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Japan uncertainty roils markets The crisis in Japan swept through global financial markets today, driving down stocks and commodities and roiling currencies.
In Asia, Tokyo's benchmark Nikkei plunged a further 10.6 per cent as some of Japan's biggest manufacturers, from auto makers to electronics and power companies, were hit on the market. Other global exchanges also sank, including the Toronto Stock Exchange , the Dow Jones industrial average and the S&P 500 . They later pared their losses.
"Commodity prices fell for the sixth straight session on Tuesday, with the CRB now down almost 7 per cent from last week's peak," said BMO Nesbitt Burns deputy chief economist Douglas Porter.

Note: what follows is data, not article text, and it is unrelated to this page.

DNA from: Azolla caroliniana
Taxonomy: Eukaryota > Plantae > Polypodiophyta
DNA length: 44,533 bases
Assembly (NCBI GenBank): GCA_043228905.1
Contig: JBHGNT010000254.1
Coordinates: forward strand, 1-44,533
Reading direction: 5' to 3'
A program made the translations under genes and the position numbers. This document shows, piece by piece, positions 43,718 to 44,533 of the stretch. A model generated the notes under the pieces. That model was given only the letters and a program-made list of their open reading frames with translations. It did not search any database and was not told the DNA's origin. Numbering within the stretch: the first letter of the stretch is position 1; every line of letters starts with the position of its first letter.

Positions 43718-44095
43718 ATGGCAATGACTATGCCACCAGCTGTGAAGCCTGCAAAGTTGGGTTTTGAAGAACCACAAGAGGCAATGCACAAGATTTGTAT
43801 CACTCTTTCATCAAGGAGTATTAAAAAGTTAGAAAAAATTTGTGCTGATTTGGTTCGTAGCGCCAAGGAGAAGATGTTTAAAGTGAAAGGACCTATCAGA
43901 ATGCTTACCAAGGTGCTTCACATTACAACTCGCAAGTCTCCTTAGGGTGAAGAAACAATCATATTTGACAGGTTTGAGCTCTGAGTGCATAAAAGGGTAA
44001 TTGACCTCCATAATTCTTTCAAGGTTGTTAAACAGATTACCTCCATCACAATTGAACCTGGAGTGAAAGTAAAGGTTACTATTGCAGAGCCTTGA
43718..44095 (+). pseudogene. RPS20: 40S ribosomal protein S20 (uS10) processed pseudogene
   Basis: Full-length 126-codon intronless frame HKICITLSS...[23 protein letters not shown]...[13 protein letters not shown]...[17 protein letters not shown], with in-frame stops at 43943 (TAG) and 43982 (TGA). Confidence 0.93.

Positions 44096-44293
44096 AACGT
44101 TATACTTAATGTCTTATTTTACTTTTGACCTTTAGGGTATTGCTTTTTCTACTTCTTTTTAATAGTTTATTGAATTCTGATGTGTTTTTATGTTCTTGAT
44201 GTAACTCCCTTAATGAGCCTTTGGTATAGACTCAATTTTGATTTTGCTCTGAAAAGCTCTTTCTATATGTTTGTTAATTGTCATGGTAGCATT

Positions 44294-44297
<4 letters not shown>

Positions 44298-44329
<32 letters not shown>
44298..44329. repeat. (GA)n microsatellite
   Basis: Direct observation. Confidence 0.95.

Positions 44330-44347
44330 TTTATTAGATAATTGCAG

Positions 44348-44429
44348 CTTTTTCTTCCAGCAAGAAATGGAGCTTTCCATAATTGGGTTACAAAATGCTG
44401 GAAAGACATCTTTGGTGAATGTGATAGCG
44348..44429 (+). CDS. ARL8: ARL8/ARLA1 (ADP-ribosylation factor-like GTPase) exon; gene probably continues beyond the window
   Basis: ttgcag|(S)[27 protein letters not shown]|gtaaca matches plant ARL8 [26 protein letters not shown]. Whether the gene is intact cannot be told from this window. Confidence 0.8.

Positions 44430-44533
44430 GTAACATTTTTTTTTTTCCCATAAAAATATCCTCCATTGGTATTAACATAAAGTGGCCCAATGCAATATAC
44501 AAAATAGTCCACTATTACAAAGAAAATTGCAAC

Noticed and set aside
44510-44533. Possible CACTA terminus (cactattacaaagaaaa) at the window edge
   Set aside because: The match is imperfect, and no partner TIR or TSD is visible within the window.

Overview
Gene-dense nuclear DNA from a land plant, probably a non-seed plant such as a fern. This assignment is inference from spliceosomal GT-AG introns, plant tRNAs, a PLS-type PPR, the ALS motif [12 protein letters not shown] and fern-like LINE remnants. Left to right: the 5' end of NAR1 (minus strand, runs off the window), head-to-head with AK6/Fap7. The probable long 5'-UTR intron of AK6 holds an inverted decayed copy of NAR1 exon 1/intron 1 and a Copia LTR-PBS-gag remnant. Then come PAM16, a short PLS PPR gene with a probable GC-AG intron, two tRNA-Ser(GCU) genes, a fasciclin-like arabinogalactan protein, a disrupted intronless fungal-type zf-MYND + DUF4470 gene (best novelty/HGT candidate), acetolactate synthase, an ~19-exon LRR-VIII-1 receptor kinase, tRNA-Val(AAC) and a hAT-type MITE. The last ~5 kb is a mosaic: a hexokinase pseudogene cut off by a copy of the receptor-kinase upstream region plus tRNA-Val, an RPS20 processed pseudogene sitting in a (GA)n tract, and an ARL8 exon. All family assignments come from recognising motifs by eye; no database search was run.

"At the very least, the global growth outlook has taken a shave from the recent series of unfortunate events. In tandem, the TSX is now almost back to square one for the year (+0.8 per cent), almost erasing in seven sessions the gains of the first two months of the year. Resource companies have been the hardest hit in the past two weeks on the chillier global growth outlook."
The Canadian dollar was also hit, at one point sliding by more than 2 cents, though it regained some of that lost group.
Recent events, said Scotia Capital currency strategist Camilla Sutton, are all negative for the loonie.
"Japan is the third largest economy in the world and the combination of the earthquake, followed by a tsunami and now the rising nuclear threat is undeniably negative for Japanese and global growth," Ms. Sutton said.
"[The Canadian dollar]is a notably pro-cyclical currency, performing well during periods of global growth and underperforming when global growth fades."
Amid the turmoil, what's happening in currency markets today could cause Japan additional trouble.